Targeted sequencing reveals distinct pathogenic variants in Chinese patients with lung adenocarcinoma brain metastases
- Yanchun Ma
- Kun Chen
- Zhenhua Yang
- Ming Guan
Published online on: January 25, 2018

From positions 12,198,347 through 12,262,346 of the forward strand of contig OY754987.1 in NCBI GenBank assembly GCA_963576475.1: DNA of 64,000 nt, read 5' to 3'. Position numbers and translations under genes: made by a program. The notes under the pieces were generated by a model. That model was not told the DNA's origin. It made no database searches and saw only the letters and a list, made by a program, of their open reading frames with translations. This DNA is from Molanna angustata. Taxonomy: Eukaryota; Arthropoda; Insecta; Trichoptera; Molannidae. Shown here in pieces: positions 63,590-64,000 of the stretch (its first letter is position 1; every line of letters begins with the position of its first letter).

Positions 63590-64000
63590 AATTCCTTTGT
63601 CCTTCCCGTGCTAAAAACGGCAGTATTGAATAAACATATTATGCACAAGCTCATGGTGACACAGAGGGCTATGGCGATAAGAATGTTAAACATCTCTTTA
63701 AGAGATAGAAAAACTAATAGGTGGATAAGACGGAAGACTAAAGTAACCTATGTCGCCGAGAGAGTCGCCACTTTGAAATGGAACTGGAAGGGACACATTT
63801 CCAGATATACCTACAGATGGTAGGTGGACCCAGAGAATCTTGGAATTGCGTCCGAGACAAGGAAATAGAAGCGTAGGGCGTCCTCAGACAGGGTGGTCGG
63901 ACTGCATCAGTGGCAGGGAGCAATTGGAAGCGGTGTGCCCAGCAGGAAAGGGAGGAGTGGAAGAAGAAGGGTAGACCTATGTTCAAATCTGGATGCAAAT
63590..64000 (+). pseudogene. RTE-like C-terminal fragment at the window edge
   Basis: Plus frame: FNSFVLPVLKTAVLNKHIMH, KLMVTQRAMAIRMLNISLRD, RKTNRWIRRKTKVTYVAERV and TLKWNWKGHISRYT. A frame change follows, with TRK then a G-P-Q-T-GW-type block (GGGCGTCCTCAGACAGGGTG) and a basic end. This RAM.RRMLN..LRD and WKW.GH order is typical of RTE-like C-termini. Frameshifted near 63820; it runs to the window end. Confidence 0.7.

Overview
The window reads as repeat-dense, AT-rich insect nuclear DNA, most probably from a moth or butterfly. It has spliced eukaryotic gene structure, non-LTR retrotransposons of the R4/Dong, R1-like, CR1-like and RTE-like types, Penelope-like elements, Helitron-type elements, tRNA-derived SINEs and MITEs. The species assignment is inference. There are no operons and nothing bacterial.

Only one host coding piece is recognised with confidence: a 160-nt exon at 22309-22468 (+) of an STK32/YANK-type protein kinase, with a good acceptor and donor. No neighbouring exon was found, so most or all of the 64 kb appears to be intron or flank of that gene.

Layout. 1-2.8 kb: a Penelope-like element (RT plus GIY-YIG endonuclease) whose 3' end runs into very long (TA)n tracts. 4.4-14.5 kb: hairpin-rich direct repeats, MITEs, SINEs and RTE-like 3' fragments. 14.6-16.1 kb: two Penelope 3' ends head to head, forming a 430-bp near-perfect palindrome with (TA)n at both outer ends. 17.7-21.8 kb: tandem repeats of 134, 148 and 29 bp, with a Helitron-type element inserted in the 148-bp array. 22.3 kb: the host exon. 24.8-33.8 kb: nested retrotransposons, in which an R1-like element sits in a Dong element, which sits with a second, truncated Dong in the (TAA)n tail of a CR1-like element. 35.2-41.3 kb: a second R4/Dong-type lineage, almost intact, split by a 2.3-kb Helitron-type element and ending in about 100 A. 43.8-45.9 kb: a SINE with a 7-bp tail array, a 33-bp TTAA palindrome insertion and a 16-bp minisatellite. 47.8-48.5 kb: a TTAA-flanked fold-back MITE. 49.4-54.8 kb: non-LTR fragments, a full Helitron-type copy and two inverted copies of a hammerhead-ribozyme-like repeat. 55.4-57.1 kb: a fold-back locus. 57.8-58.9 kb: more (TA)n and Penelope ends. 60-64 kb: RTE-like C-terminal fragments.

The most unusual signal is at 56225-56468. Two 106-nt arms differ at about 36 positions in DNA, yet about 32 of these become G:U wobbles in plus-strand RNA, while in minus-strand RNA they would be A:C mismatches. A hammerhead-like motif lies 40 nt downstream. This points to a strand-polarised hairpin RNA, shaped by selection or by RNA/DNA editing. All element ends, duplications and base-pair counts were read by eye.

Lung cancer is the most common type of malignancy to metastasize to the brain, with the median survival time of patients being 6‑11 months. In the present study, the aim was to compare the actionable gene mutation profiles of primary lung adenocarcinoma (LC) samples and LC brain metastasis (LCBM) samples through targeted sequencing. Next generation sequencing (NGS) of 13 formalin‑fixed, paraffin‑embedded LC samples and 15 LCBM samples was performed using a customized OncoAim™ cancer panel and OncoAim™ RNA fusion panel on the MiSeq platform. The OncoAim™ cancer panel pipeline and OncoAim™ RNA fusion panel pipeline were used for bioinformatic analysis. Together, 43 variants were observed in 7 genes from the 28 cancer samples. The mutated genes of LCBM were tumor protein (TP)53, epidermal growth factor receptor (EGFR), catenin β1, phosphatidylinositol‑4,5‑bisphosphate 3‑kinase catalytic subunit α, mothers against decapentaplegic homolog 4, Kirsten rat sarcoma viral oncogene homolog (KRAS) and proto‑oncogene B‑Raf, which were exhibited in 10/15 (66.7%), 6/15 (40.0%), 3/15 (20.0%), 2/15 (13.3%), 2/15 (13.3%), 1/15 (6.7%) and 1/15 (6.7%) of samples, respectively. The mutated genes of LC were TP53, EGFR and KRAS, which were exhibited in 11/13 (84.6%), 5/13 (38.5%) and 2/13 (18.2%) of samples, respectively. echinoderm microtubule associated protein like 4‑anaplastic lymphoma kinase rearrangements were present in 1 LCBM sample. For 2 LC samples and 1 LCBM sample, no genetic alterations were observed. The NGS data also revealed a novel 4‑codon deletion of TP53 (p.V166_H169del) and a novel TP53 splice site mutation (7577157‑63del TACTCAG). Further potentially actionable mutations were detected in LCBM, indicating a high degree of genetic heterogeneity between the LC and LCBM samples that were analyzed. The present study demonstrated that NGS provides an improved approach for the discovery of potentially actionable mutations and the understanding of the mechanisms underlying tumor progression and evolution.